Conserving the Nature of America
Press Release
U.S. Fish and Wildlife Service Proposes to Protect Rare Mussel in Suwannee River Basin

October 5, 2015

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Two mussel shells next to a caliper used for measurement on a red towel.

Suwannee moccasinshell Credit: USFWS
Higher Quality Version of Image

While its population appears to have stabilized in the mainstem of the Suwannee River, the Suwannee moccasinshell mussel is declining across the rest of its range and should be protected as a threatened species, the U.S. Fish and Wildlife Service announced today.

Its decline is the result of pollution, sedimentation, and reduced flows in the Suwannee river basin.

The Suwannee moccasinshell is a freshwater mussel only found in the Suwannee River Basin in Florida and Georgia.  The primary reason for the species’ decline is the degradation of its habitat due to polluted runoff from agricultural lands, discharges from industrial and municipal wastewater sources and mining operations, and decreased flows because of groundwater extraction and drought.  In other portions of its range, sedimentation also has impacted its habitat.

"The Suwannee moccasinshell's decline should serve as a warning to us to take notice of declining clean water in these rivers," said Cindy Dohner, the Service's Southeast Regional Director.  "I know Americans value clean water.  Mussels are indicators of how clean the water is.  A healthy river system means good fishing and clean water for fish, migratory birds, other wildlife, and people."

It is currently known to live in the Suwannee River main channel and the lower Santa Fe River in Florida.  An evaluation of historical and recent collection data shows the Suwannee moccasinshell’s range has declined in recent decades.  It may be extirpated from the Withlacoochee River in Georgia and Florida, and its range and abundance have clearly declined in the Santa Fe River system in Florida, where it is now found only in the lower portion of the Santa Fe River mainstem to exceedingly low numbers.  

The Suwannee moccasinshell continues to survive throughout most of its known range in the Suwannee River mainstem, but its numbers are lower now than a few decades ago.  Despite their low abundance, populations in the Suwannee River mainstem presently appear to be stable.  

There are already other endangered or threatened species in or near the moccasinshell’s habitat.  The threatened Gulf sturgeon has critical habitat in the main channel Suwannee and Withlacoochee Rivers and the endangered Oval pigtoe mussel has critical habitat in the Santa Fe and New Rivers.

The proposed listing of the moccasinshell is part of the Service’s efforts to implement a court-approved work plan aimed at addressing a series of lawsuits concerning the agency’s ESA listing program. To learn more about the Service’s work plan for 2015, please visit http://www.fws.gov/southeast/candidateconservation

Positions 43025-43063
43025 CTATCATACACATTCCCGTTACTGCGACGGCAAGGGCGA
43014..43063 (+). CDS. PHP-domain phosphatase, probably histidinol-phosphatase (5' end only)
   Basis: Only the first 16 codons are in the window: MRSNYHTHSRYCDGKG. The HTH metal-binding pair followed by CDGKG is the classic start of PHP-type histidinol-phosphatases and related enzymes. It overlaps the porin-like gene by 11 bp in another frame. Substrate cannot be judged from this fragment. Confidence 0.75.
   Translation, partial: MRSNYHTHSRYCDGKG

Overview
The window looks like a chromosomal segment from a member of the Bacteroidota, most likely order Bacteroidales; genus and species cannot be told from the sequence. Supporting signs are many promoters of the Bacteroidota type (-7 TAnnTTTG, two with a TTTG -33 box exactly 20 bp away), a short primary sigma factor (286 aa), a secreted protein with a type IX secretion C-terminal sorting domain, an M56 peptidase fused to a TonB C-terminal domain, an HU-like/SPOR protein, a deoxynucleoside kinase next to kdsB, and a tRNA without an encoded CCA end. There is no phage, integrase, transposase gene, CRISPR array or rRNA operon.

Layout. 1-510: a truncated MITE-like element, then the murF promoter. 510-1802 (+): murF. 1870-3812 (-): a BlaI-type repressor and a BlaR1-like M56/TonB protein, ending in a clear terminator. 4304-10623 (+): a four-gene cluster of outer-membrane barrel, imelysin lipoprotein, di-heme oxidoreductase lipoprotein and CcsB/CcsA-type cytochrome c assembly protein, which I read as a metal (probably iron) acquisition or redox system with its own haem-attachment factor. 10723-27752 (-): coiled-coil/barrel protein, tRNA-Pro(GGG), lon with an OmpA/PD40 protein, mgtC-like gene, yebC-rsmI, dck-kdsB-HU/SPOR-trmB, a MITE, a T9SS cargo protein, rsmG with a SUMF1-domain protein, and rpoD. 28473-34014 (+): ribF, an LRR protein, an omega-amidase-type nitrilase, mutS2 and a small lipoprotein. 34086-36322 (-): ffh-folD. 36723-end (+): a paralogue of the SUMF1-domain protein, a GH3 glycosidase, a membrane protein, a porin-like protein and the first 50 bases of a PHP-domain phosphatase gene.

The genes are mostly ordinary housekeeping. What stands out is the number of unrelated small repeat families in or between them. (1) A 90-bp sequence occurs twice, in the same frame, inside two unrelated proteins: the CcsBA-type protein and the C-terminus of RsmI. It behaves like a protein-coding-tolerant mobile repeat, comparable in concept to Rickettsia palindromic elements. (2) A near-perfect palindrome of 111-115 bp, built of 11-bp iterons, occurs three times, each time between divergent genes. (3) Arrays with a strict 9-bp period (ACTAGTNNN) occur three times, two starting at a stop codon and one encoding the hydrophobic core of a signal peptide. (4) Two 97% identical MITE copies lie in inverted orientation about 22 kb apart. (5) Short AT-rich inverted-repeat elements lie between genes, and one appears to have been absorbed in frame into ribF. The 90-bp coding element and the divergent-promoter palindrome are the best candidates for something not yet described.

The public is invited to submit comments on this proposal through a 60-day comment period ending December 7, 2015.  Comments and information may be submitted one of two ways:

1)  Electronically:  Go to the Federal eRulemaking Portal: http://www.regulations.gov.  In the Search box, enter FWS–R4–ES–2015–0142, which is the docket number for this rulemaking.  Then, in the Search panel on the left side of the screen, under the Document Type heading, click on the Proposed Rules link to locate this document.  You may submit a comment by clicking on “Comment Now!”

2)  By hard copy:  Submit by U.S. Mail or hand-delivery to:  Public Comments Processing, Attn:  FWS–R4–ES–2015–0142; U.S. Fish & Wildlife Service Headquarters, MS: BPHC, 5275 Leesburg Pike, Falls Church, VA, 22041-3803.  All relevant information received during the open comment period from the public, government agencies, the scientific community, industry, and any other interested parties, will be considered and addressed in the Service’s final listing determination for the Suwannee moccasinshell.

Requests for a public hearing must be made in writing within 45 days by November 20, 2015. To request a public hearing, please contact Dr. Catherine Phillips, Project Leader, U.S. Fish and Wildlife Service, Ecological Services Field Office, 1601 Balboa Avenue, Panama City, Florida, 32405, telephone 850-769-0552.

For more information read the Questions and Answers.

View the Suwannee moccasinshell's range map (JPG)

Information contained in older news items may be outdated. These materials are made available as historical archival information only. Individual contacts have been replaced with general External Affairs office information. No other updates have been made to the information and we do not guarantee current accuracy or completeness.


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